Although it was early that summer morning, the rising temperatures suggested that the day would be another hot one on the dusty mesa. Across the meadow, sheep quietly grazed in the pasture. Lambs jumped and hopped and impishly butted each other; their playful cries broke the stillness of the morning. Since the cows had been milked, they contently grazed in the pasture with the sheep. The glow of the morning sun cast a soft light along the peak of Lamborn Mountain. The morning landscape created a serene view of the North Fork Valley.
A wisp of smoke trailed from the chimney of the small cabin nestled on Roger’s Mesa. Since the family had finished breakfast, the occupants of the small cabin went on with their morning routine, so they could finish their morning chores. The man of the house had left to run errands in town. The mother set water to boil on the wood stove, so she and her girls could begin washing dishes and tidying the kitchen.
As the mother and her daughters began talking, Elva’s youngest daughter, Dotty settled on a chair and started talking about getting a new magpie for a pet. The family had recently lost their previous bird when it took to flight and never returned. The little one was eager to replace it, and this time, she wanted to be the one that captured a baby magpie.
“Momma, today can I go get a magpie? I want to take care of it and train it. Can I please, Momma?”
The mother looked at her younger daughter and smiled at her child’s sense of adventure.
“Yes, after you finish your morning chores, you can go find a bird.”
Excited the child raced off to feed the chickens and gather the eggs. Once she saw the chicken coop she realized in her excitement, she forgot to grab the egg basket. Running back to her home, she opened the door and overheard her older sister.
“But, Momma, I want to get the bird. I am the oldest I want to find the bird,” Barb insisted when she thought her little sister was out of earshot.
“Now, your little sister will not be able to find a magpie. She is just too little,” she told her oldest daughter.
“Good because I want to find the bird and train it” Barb replied.
The little girl stood still and didn’t move a muscle. She didn’t want her family to know she had overheard their conversation. Inwardly she fumed. “I’m not too little!” She mumbled to herself, “I will show them!”
Quietly, she exited the cabin and headed to the chicken coop. After feeding the birds, she gathered the eggs. Lifting a corner of her everyday dress, she carefully tucked the eggs inside the soft folds, moving slowly so she wouldn’t break them.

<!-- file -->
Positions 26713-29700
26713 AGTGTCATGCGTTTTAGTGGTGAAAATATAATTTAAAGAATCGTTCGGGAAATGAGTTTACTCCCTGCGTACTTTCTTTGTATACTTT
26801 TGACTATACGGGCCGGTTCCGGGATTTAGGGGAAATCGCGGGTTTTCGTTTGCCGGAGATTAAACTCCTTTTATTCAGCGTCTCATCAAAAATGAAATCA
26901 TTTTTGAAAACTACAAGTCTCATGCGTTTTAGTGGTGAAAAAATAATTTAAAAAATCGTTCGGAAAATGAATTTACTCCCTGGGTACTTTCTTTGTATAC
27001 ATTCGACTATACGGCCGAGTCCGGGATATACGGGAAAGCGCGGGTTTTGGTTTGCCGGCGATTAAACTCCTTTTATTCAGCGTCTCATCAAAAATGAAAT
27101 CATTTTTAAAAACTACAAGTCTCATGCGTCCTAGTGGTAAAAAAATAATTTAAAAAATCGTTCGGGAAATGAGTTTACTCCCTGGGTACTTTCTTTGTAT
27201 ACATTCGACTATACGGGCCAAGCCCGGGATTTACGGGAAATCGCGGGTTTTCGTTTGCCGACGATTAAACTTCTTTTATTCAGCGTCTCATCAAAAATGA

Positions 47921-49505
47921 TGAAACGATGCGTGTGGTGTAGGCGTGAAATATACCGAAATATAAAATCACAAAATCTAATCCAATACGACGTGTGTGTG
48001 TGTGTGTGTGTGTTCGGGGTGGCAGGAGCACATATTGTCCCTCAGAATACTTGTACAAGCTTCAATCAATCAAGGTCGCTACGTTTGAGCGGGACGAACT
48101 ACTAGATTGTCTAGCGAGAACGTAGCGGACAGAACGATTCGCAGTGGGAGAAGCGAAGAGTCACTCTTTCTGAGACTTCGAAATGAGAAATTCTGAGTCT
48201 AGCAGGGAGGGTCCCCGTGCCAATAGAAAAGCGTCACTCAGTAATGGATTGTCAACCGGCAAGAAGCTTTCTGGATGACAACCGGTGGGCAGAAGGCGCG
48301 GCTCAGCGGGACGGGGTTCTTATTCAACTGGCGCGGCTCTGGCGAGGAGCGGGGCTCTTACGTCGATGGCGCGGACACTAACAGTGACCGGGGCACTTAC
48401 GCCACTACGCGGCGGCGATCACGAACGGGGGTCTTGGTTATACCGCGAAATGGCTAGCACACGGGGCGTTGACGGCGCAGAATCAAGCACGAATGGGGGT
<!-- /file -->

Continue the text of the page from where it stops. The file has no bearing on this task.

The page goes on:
Slowly, she walked to the cabin while thinking about her magpie. She wondered what supplies she would need? “Hmmm…I will need something to hold the bird, and I will need some food,” she said to herself while making a mental list of what she needed before she began her trek.
Once she reached the door, she carefully opened the door and walked to the kitchen. Grabbing the basket, she placed the eggs inside the woven vessel. Grabbing a bowl, she went to the water pump, so she could fill the basin with water. After finding a clean rag, she started cleaning the eggs and carefully placed them in a bowl.
“Done!” She told her mom, “Can I use a gunny sack, and take some hamburger for my magpie, and a sandwich for me?” The little girl prattled.
“Yes,” her mama laughed as gathered the items she needed to make a sandwich. Dotty grabbed a clean rag and carefully placed hamburger in the center and tied the ends together. She ran to the barn to grab an empty gunny sack and raced back to the house to gather her lunch. Her mom had prepared two peach preserve sandwiches with butter, and she placed an apple and a mason jar filled with water in the small brown bag.
Once inside, her mother handed Dotty the sack lunch that also held the hamburger for the magpie. Grabbing her provisions, the little girl raced out the door after giving her mom a peck on the cheek.
“Now, what?” she asked herself while skidding to a stop. In her haste, she didn’t think about where she was going or where a magpie might live. She couldn’t go back into the cabin and ask questions, for she didn’t want to take the risk that her mother might have second thoughts about her adventure. Without a plan, the child headed down the mesa towards the railroad tracks. As soon as she hit flat land, she headed towards “the lamb” on Mount Lamborn in the West Elk mountain range. From the side of the mountain, a lamb could be viewed in the craggy depths, and locals who raised sheep enjoyed the good omen from the mountainside. The child needed luck today, so she decided to follow the lamb.
In the distance, she viewed a few tall pines and decided to head in that direction. After all, birds, she thought, would probably want to make their homes in the highest trees they could find, and those pines trees looked terribly high. Dotty just hoped they didn’t build on the very top of the trees. She decided she would worry about that once she got to her destination.
As she trailed across the fields, the hot, dusty air made her thirsty; she pulled out the mason jar filled with water that her mother packed for her. Even the water was warm and didn’t really quench her thirst. She sat on some rocks and began to think about her dilemma. She didn’t dare turn around now; she had to prove that she was old enough to find her magpie. Stubborn pride took hold, and the little one trudged on towards the pines.